Cyprus Easter Lamb
    Lambs are a symbol of Pascha

    Meanwhile I’ve been in touch with the local website called Choose Cyprus and they have agreed to let me share this amazing blog that describes the story of Easter in Cyprus and how the people come together in their communities each Pascha.

    I hope you can take the time to read it in the link below.

    https://www.chooseyourcyprus.com/easter-customs-of-cyprus.html

    Cyprus Easter Story

    Kalo Pascha.

    καλό Πάσχα
    
    Happy Easter.
    Easter in Cyprus
    Easter in Cyprus
    Cyprus Easter
    Inspire

    Message From Cyprus Edition Five

    Blessings, Grief and Goals

    Location: Argaka Cyprus

    The Numbers

    Day 34 on Cyprus – Day 30 in Quarantine/Lockdown

    April 11 th marked seven months since we left the USA

    Cyprus Virus Cases as of today 620 – Deaths 13

    See below for latest news and developments from the island under lockdown.

    Blessings

    It’s Easter Sunday and I’m determined to count my blessings all day…and especially in this message before I move on to the other details of our lockdown life. There are many blessings and I remind myself this when I am falling down the rabbit hole of too much news, too much worry and too much social media. I am blessed;

    • I’m healthy and safe
    • Although I know some people with the virus, they are all acquaintances of acquaintances and so far none of my family or close circle of friends have been afflicted. That I know of.
    • My husband is with me
    • I can talk to my family and friends regularly
    • Cyprus is beautiful
    • Our villa and hosts have been exceptional
    • I have been to 110 countries and if I never get to travel again, well I have been to 110 countries and I am blessed.

    It may be Easter in most of the world, but it’s not Easter here in Cyprus. We actually get to celebrate Easter twice. Small blessing. Today we celebrate on the day most of the Christian world celebrates and next Sunday the Orthodox Easter is celebrated. It’s something to look forward to, although we won’t leave the house for either of these holidays. Blessings.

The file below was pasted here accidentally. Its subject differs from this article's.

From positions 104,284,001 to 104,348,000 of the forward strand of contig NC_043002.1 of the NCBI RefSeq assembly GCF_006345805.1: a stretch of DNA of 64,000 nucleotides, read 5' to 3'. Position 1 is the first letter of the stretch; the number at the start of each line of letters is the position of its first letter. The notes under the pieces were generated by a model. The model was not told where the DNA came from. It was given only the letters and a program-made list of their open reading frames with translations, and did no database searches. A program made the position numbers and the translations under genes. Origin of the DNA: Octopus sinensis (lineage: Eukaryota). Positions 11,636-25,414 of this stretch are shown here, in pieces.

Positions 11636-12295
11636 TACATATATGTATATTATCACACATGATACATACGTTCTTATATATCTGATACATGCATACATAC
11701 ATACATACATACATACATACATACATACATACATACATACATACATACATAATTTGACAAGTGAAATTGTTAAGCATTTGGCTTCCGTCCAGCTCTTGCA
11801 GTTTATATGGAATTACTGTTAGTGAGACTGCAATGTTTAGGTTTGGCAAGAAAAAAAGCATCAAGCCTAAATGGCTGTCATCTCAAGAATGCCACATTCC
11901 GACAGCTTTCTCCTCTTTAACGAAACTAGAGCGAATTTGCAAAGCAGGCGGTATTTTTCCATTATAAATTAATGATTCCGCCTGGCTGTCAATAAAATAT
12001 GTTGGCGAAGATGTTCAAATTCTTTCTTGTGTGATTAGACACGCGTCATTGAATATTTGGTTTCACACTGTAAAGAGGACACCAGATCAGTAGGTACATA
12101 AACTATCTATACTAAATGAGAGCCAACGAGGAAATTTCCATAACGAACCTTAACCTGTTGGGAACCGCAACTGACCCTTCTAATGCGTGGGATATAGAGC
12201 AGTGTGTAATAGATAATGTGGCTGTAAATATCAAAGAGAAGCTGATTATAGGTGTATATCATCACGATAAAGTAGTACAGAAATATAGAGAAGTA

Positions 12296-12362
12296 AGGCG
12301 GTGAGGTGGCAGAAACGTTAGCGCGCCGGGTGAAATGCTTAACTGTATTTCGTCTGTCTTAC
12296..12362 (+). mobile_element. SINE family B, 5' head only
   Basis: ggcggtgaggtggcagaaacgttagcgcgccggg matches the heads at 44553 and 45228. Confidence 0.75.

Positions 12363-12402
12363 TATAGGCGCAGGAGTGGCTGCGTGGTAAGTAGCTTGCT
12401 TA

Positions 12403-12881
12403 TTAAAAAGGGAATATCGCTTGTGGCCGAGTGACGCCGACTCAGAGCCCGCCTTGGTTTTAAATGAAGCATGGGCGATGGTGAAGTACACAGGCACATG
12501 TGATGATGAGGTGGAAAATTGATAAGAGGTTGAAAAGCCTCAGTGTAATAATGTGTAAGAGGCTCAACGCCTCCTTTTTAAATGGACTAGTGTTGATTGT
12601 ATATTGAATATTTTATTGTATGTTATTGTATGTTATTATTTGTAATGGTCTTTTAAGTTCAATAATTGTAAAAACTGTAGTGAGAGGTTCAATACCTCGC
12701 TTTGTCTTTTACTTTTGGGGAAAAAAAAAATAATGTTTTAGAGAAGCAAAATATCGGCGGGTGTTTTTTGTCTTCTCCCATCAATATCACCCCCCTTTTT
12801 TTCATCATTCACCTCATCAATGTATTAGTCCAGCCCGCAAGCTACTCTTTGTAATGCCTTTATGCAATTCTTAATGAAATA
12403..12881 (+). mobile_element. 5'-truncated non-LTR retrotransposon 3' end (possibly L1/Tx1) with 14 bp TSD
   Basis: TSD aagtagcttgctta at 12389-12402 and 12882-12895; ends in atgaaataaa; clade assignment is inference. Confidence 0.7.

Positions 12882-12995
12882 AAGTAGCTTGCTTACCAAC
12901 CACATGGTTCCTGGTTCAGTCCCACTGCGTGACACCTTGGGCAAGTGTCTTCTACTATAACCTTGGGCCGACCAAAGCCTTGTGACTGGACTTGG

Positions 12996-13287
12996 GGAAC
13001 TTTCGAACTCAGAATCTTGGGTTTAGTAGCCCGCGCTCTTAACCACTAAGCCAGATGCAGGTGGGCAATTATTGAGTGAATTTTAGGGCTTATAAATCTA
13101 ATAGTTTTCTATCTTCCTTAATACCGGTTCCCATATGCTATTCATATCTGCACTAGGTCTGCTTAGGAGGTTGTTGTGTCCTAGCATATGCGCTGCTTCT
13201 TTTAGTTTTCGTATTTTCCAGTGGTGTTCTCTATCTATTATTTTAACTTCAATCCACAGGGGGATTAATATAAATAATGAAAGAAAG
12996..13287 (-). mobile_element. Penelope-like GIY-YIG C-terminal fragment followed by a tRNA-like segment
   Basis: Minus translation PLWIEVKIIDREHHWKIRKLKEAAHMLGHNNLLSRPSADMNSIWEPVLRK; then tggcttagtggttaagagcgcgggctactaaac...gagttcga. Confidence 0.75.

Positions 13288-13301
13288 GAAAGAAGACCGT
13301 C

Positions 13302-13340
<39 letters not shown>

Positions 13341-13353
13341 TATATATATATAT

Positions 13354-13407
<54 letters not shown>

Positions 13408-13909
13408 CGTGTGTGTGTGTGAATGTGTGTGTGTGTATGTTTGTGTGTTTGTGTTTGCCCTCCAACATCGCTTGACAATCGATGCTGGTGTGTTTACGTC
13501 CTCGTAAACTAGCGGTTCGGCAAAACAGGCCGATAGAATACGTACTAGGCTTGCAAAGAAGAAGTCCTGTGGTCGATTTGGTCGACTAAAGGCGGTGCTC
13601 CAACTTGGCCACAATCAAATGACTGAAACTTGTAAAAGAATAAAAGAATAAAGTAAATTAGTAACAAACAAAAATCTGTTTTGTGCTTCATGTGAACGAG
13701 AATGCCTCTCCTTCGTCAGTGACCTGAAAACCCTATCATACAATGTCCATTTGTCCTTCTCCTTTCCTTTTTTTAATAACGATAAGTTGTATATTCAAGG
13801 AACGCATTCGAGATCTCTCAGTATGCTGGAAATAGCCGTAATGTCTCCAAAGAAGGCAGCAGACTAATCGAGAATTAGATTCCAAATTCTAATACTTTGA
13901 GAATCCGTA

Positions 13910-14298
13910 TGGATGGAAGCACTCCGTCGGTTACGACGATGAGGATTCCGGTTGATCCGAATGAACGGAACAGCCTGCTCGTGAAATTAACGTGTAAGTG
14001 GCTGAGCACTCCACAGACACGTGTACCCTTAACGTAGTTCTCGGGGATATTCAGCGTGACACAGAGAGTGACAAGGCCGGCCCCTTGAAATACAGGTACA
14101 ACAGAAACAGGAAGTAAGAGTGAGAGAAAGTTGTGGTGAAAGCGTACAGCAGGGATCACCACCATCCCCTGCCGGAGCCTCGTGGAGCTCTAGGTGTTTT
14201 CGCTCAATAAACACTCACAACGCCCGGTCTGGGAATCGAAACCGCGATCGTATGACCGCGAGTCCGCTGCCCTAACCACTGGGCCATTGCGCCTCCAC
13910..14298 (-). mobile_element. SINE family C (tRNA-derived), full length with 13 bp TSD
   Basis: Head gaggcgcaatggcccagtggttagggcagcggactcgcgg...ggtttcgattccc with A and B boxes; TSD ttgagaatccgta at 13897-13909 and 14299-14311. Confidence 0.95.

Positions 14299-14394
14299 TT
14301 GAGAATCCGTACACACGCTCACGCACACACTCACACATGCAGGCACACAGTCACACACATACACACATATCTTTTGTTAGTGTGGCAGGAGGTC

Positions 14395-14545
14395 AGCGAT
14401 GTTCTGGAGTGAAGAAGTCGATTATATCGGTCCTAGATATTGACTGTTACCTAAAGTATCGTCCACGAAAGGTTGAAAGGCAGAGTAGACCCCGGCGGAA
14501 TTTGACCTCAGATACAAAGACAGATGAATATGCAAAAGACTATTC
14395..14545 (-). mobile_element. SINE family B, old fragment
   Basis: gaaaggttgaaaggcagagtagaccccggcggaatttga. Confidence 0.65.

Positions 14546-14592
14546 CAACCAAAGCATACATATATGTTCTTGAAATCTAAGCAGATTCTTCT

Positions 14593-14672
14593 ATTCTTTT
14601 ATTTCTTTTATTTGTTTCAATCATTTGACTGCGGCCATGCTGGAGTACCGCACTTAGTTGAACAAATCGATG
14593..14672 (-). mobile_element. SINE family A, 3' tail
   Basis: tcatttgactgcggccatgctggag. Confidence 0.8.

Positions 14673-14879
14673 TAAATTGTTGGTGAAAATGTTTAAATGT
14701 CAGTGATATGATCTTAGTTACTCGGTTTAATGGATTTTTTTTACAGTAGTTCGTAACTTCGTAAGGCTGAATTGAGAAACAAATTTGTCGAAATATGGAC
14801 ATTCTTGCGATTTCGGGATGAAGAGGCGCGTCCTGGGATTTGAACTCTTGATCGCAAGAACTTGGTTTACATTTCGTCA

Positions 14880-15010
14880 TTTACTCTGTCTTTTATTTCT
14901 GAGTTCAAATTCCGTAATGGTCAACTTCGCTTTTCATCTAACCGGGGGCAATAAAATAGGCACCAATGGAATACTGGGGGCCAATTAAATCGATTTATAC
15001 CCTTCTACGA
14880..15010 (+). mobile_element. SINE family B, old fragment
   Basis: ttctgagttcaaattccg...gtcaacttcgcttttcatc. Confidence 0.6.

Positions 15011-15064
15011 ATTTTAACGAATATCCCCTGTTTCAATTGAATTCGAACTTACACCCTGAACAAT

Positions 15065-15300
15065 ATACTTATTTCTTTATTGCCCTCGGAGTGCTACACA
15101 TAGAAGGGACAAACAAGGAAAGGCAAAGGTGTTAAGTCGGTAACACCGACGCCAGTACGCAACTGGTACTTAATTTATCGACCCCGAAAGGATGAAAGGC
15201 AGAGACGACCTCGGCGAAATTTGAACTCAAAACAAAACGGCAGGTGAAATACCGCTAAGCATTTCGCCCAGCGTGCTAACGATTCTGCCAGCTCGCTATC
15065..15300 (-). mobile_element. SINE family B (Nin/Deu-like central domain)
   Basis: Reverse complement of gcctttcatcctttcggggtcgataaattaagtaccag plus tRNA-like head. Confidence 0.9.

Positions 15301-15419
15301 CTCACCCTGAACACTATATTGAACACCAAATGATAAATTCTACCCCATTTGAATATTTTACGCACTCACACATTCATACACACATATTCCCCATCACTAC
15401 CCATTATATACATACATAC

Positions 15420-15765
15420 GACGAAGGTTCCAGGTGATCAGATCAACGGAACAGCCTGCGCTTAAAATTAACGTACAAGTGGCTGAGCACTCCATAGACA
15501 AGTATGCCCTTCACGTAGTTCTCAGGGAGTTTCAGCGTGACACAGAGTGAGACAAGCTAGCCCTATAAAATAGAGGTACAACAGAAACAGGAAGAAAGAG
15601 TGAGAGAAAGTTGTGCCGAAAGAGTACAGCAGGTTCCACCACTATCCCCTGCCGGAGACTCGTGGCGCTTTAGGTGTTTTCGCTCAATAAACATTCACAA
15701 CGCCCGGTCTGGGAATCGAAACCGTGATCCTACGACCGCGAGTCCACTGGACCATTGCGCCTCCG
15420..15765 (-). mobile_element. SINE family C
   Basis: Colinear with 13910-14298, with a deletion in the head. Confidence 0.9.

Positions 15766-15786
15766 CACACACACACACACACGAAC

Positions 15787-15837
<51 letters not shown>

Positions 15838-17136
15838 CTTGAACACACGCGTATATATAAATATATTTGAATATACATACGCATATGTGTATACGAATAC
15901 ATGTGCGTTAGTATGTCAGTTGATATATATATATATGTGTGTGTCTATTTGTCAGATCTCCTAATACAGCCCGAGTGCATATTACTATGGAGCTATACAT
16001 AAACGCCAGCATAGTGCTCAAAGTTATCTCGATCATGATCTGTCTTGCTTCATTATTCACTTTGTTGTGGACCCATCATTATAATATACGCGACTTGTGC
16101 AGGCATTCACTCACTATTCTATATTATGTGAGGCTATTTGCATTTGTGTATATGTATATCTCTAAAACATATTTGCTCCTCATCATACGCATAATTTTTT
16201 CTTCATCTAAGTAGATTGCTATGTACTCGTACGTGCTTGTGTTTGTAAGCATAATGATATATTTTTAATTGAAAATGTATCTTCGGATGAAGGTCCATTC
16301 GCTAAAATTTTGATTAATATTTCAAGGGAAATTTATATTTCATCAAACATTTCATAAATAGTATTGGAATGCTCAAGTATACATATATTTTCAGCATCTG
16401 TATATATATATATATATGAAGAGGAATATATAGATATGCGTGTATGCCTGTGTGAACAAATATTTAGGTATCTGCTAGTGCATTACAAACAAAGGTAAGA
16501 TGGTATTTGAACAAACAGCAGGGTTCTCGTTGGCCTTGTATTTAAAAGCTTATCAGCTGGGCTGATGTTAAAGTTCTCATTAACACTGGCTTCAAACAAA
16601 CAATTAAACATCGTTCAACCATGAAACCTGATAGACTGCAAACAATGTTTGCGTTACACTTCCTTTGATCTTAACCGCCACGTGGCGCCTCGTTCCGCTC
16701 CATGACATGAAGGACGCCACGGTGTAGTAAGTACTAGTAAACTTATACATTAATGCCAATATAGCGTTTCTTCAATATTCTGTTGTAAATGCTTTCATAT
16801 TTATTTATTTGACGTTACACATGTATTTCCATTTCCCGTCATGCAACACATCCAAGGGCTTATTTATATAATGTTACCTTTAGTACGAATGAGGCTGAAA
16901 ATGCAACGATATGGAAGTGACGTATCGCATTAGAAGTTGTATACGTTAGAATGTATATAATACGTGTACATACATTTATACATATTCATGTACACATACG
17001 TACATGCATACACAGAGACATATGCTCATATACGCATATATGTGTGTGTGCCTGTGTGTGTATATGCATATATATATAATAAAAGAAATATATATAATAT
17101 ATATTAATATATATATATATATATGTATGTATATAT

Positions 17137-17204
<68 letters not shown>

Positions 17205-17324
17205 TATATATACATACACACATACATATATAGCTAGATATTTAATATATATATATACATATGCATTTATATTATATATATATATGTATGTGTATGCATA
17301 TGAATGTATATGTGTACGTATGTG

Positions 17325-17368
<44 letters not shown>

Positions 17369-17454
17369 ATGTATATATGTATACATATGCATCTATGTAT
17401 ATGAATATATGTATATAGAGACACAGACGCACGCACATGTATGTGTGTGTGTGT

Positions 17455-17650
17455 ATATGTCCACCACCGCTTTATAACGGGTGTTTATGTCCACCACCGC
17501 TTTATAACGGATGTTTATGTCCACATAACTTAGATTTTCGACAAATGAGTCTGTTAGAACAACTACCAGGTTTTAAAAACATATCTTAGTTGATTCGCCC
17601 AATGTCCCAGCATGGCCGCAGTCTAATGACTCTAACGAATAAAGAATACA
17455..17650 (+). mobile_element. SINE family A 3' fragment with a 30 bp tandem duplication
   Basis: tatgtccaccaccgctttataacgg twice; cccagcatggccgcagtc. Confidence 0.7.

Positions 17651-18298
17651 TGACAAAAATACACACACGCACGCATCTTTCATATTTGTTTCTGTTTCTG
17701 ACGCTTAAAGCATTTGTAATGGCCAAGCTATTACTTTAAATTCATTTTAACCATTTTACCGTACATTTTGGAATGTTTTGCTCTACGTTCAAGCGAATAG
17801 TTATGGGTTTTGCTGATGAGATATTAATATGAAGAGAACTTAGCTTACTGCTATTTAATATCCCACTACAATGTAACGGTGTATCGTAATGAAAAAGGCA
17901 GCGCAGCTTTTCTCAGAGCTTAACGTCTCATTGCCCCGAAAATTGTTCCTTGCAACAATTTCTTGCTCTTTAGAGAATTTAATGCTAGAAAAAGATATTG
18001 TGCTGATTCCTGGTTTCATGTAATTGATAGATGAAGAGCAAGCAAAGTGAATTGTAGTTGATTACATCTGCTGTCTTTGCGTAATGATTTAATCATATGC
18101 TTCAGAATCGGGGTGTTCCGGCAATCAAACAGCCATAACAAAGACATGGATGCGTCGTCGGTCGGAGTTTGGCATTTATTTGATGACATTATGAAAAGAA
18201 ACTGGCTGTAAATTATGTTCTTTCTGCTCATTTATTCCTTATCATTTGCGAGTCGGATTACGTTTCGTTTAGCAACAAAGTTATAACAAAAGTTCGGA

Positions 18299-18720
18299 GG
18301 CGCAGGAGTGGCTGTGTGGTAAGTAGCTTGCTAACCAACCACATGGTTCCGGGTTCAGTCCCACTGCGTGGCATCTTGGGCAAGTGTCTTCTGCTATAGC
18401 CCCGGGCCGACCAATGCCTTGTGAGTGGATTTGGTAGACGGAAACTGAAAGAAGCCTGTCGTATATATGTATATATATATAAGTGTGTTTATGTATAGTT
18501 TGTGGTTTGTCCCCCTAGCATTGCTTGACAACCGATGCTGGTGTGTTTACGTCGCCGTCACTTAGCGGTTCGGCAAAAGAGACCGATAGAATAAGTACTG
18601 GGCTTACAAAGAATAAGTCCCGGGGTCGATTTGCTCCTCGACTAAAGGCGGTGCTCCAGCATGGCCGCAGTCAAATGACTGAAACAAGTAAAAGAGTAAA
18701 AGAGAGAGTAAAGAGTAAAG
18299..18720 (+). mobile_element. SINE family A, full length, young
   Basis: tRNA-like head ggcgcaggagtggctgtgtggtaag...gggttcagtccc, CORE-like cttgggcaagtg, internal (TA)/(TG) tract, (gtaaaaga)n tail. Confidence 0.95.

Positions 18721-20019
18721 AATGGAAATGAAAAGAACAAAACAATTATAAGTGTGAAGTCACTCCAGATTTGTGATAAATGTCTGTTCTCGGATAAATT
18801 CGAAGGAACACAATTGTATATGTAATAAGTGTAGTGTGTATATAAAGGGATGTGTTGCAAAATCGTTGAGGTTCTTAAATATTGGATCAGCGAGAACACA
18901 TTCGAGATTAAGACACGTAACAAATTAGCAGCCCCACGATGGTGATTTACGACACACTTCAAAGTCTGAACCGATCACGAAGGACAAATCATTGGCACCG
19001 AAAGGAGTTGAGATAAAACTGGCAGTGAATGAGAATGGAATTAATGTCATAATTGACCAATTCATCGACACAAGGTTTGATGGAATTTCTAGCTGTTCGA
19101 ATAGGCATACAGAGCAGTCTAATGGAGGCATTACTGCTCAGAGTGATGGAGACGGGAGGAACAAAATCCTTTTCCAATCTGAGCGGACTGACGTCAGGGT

Easter Blessings
    Easter Blessings

    Grief Becomes Goals

    Like a big heavy wet blanket, grief is oppressive as it lays on our lives. I’m aware how many people have been feeling this way, and I have too. We are grieving for our past lives and for things familiar. Recognizing what this emotion is is definitely the healthiest step we can make, and recognizing the chapters and long road we face ahead is important.

    On my run this morning I was remembering my personal battle of grief when my brother died. I was highly functioning for months following his death, handling all the gruesome details of my brother’s sudden death, pushing my grief away. There was a very poignant moment for me, when, feeling sorry for myself I was thinking how much I wanted things to just go back to normal. Normal.

    What is normal after a loss, tragedy, crisis? It was that moment that I instinctively knew the answer to one of life’s most difficult questions. There never will be a normal of old. It’s gone, just like yesterday and two minutes ago. Can’t get it back. A new normal develops…and we gradually accept and live in it.

    I think I’m making positive steps towards the new normal, as I have found myself much more engaged in trying to keep busy and definitely looking at what life will look like going forward. Blessings.

    Goals
    Keepimg Busy

    Healthy Body and Mind

    The movie Wall-E keeps running through my mind, where the human race needs to leave planet earth to let it heal. Remember? And they all live on some kind of Starship Enterprise, getting fat, and lazy and stupid.

    Oh dear.

    I am still finding it difficult to focus on reading…of all things. I should be devouring books, but I’m not. But I have found something else to take my mind off of the bad news. I’ve never allowed myself the time to listen to podcasts, take webinars, or sign up for classes on line. This past week I have done all of those things. And I have learned so much and it feels great.

    Most of the learning I’m doing online is geared towards this blog (although I snuk in a cooking class)…how might this blog look in the months and years ahead with the changes in travel? How can I keep it viable and interesting, inspiring and fun? I took a class about Pinterest and Tailwind and am considering doing an online Tailwind consulting. Tailwind has always baffled me so I kind of ignore it. I also took a wonderful webinar about Instagram and learned some fun new things. Additionally I took a live online class with other bloggers about search engine optimization and affiliate options for bloggers. BTW check out my new and improved Pinterest account here. It’s pretty.

    These are all things I never paid much attention to…but now I am learning and finding it really fascinating. Keeping my mind open to learning. I’m doing yoga and have a new app for that too and I’ve begun training for a half marathon. No Wall-E for this girl. Blessings.

    Hiking on Mauritius
    Keeping Positive

    Latest Cyprus News

    A lot of things happened this week on the island. First, the stay home lockdown has been extended to April 30 th, same as the USA. Easter has been “postponed” until May, as the government tries to get the Church to agree to not hold Easter services. A big task in this very religious country.